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FAQ

Frequently Asked Questions
What should I bring to my consultation?
  • Bring the FR10 (what the responding police officer gives the drivers at the scene of the collision) if you have this document.
  • Bring your driver’s license.
  • Bring any and all medical bills that you have received to date. If you do not have these, we can request them from the providers directly.
  • Bring your insurance card or the declarations page of your car insurance policy or homeowner’s insurance policy if possible. The declarations page is typically the first page or two of your policy that states what amounts of coverage you have purchased.
  • Bring any and all photographs that you have of the damage to your vehicle, property, or bodily injuries such as bruises, cuts and lacerations.
How will I know if I have a personal injury case?

The attorneys at Payne Law Firm provide free consultations. Call today to schedule an appointment at no cost to you. Bring all of the documents listed under What should I bring to my consultation? Our attorneys will evaluate your claim and discuss your options.

What is a “contingent fee”?

At Payne Law Firm, we take personal injury cases that meet certain criteria on a contingency basis. This means that we only charge a fee if we successfully make a recovery on your behalf. We don’t get paid unless you get paid. Our fee is a percentage of the total amount of the gross settlement, judgment or verdict that we obtain for your case. Payne Law Firm pays upfront case costs for you and gets reimbursed for those costs out of the settlement, judgment or verdict proceeds.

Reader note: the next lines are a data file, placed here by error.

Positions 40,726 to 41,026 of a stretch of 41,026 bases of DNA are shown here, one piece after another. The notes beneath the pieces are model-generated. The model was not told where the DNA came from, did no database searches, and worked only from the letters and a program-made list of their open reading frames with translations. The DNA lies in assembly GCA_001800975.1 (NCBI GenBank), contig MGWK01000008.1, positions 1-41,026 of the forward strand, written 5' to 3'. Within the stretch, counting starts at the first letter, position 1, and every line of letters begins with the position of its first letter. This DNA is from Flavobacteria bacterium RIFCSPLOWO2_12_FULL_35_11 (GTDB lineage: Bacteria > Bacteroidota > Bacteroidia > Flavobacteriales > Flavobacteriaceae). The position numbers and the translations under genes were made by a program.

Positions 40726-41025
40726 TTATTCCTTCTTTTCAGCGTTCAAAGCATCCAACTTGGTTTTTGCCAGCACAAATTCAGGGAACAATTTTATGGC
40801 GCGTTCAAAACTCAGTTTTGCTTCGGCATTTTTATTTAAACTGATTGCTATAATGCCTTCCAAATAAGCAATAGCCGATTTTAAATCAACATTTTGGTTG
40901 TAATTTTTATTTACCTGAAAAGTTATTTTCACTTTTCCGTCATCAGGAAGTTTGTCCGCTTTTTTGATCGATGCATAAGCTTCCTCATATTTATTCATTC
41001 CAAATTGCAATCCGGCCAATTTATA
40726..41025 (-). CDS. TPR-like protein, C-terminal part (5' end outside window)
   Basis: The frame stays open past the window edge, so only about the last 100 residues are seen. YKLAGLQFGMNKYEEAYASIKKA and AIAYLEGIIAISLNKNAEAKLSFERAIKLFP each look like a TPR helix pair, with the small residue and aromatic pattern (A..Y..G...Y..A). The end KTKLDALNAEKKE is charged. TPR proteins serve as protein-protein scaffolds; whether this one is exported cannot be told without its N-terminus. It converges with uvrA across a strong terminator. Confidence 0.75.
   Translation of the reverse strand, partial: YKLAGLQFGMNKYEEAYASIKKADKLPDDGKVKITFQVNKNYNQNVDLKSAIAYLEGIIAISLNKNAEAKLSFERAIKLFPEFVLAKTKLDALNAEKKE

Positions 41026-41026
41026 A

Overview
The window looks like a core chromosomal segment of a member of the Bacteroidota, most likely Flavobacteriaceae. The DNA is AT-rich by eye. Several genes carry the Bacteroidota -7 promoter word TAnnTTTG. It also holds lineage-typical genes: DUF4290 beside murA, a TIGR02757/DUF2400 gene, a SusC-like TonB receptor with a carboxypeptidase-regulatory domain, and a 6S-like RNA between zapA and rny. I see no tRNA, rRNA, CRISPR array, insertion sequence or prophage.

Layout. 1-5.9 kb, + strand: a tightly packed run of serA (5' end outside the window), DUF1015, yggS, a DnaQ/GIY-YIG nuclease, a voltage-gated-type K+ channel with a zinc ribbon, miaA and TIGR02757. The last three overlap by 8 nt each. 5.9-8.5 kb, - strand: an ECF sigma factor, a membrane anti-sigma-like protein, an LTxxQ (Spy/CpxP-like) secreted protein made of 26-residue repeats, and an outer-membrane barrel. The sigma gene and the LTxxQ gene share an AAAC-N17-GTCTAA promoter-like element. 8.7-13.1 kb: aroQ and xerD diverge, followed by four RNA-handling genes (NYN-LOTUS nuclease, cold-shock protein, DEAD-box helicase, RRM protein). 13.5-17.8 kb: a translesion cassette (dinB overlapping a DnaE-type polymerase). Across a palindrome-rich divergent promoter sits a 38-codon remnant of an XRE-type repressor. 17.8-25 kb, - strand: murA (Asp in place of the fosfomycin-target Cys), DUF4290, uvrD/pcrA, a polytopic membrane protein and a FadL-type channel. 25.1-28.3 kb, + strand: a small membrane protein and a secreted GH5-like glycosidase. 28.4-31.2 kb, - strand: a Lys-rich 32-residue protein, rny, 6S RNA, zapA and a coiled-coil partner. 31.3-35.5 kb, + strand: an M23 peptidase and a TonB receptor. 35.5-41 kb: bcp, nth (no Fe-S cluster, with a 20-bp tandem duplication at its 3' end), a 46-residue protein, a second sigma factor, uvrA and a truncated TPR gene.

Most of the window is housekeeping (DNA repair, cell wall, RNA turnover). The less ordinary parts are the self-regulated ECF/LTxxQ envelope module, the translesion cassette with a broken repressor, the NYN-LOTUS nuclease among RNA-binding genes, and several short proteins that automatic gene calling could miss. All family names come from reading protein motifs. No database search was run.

What if I’ve already spoken to an insurance adjuster?

Typically, the first step that a person takes after an accident is contacting their insurance company or the at-fault person’s insurance company to notify them of the damage. We recommend not speaking with the insurance companies without your attorney present. Insurance companies protect their best interests over your best interests. The insurance adjuster’s goal is to pay you nothing or as little as possible on your claim. Oftentimes, insurance adjusters will try to coax you into agreeing to provide a recorded statement. If you’ve already provided a recorded statement, Payne Law Firm can help fight the insurance company from trying to use your statement against you.

How will I know the value of my case and whether my case will settle without a lawsuit?

The value of your case depends on a variety of factors, including the types of injuries that you’ve sustained, the type of medical treatment that you’ve obtained the amount of insurance coverage available. Your lawyer will be able to advise you on whether a lawsuit may be necessary after your lawyer has spoken with the insurance company to determine whether they are accepting liability and, if so, how the insurance company proposes to resolve your claim without the need for a lawsuit.

What if I am still in the process of obtaining medical treatment or I have not sought any medical treatment yet?

You should contact a personal injury attorney immediately. Your attorney can help alleviate some of the stress of figuring out how to pay for medical treatment. If you have a strong case, your doctor may be willing to treat you under a “letter of protection” from your attorney. Under a letter of protection, your doctor agrees to wait until after your case settles to collect payment for their medical services in exchange for your agreement to satisfy the doctor’s bill from the settlement proceeds. Doctors are not required to accept letters of protection, but many are willing to do so as a courtesy to their patients.

Can I still recover for damages if my health insurance paid some or all of my medical bills?

Yes. You are entitled to the full value of your medical bills that are related to the accident. Your health insurance ask to be reimbursed for any amounts that they contributed towards treatment related to your accident. Don’t accept a simple reimbursement of your co-pay or deductible. Oftentimes, the insurance companies will offer to pay an injured party’s “out of pocket expenses” which can leave the you less than whole.

Do you need further assistance?